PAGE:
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Seth M. Munson, Bradley J. Butterfield, Hannah L. Farrell, Caroline A. Havrilla, Kathleen R. Balazs, Katherine M. Laushman, Molly L. McCormick, Elise S. Gornish, Akasha M. Faist, Loralee Larios, Helen Rowe, Michael C. Duniway, Sasha C. Reed
Despite widespread demand for dryland restoration, there is often sparse information available to help land managers and practitioners effectively establish native vegetation and stabilize soils at degraded sites. Restoration treatments that help overcome barriers of suitable plant material, low and variable rainfall, high temperatures, infertile soils, and invasive species can enhance plant and ecosystem recovery. RestoreNet is a restoration field trial network that systematically tests restoration treatments across environmental gradients in the southwestern US. Digging pits and applying wood mulch treatments increased total seedling density, with pits promoting the highest seeded species recruitment while limiting unseeded non-native species establishment. Seeding increased total seedling density regardless of seed mix type, but seed mixes with cooler-adapted species promoted greater seeded species density relative to warmer adapted mixes. Seedling recruitment was tied to site, time, and environmental context. The positive effect of high precipitation was greatest in the weeks immediately following seeding and in the first-year treatments were implemented. Outplanting greenhouse grown individuals led to higher survival than seeding, and survival of these individuals was driven by traits that allowed for rapid water acquisition during favorable periods at warmer sites. RestoreNet represents a growing opportunity to compare restoration effectiveness across sites and infer appropriate treatments at new sites along environmental gradients before suitable methods are needed following large-scale disturbance. Restoration of ecosystem services to degraded landscapes can be facilitated through a trait-based approach. Specifically, functional traits mediate responses to environmental constraints such as aridity, soil degradation and grazing, as well as effects on ecosystem services like soil stabilization, weed suppression and productivity. Using a trait-based approach, we established a suite of experimental biodiversity-ecosystem functioning experiments across the Colorado Plateau as part of RestoreNet. We demonstrate a clear functional basis to plant survival and performance, with strong interactions between relevant traits and the local environmental stressors across experimental restoration sites. Furthermore, we demonstrate the influence of functional traits on the simultaneous provisioning of soil stabilization, weed suppression and productivity, and how tradeoffs and complementarity among these ecosystem services are driven by trait-environment relationships. Lastly, we show that plant water use strategies underpin these patterns, with important implications for site-specific species selection and management objectives. We argue that the results of this research may be generalizable to many dryland ecosystems, and that the general experimental approach, replicated across many sets of environmental conditions and species pools, could help advance restoration theory and practice.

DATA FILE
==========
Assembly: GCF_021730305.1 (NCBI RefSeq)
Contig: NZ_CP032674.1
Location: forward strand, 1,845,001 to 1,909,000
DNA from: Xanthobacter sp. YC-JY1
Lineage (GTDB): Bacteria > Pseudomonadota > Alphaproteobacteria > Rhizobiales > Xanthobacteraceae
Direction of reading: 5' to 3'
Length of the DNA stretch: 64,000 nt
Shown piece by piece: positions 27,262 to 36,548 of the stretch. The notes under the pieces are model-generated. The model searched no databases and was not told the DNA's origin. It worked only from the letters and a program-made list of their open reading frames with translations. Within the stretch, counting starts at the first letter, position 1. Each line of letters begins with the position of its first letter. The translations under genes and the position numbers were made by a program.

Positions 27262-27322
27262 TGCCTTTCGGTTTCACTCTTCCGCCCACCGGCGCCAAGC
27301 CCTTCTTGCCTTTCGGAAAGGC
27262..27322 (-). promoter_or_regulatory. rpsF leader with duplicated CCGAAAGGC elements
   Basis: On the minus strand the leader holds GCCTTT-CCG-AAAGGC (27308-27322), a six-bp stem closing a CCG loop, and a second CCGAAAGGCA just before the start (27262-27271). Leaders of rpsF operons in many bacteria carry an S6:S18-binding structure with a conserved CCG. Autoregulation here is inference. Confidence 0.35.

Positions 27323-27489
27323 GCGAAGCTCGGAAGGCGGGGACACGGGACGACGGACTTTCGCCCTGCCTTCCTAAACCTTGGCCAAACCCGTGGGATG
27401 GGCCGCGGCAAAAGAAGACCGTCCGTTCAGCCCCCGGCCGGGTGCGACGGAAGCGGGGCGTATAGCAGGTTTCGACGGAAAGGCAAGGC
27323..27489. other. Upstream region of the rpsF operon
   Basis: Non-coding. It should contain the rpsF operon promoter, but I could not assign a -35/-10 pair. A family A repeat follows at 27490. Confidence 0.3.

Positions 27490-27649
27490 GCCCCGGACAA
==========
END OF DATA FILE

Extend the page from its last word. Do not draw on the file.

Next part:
Conference Presentation, SER2021
Pre-approved for CECs under SER's CERP program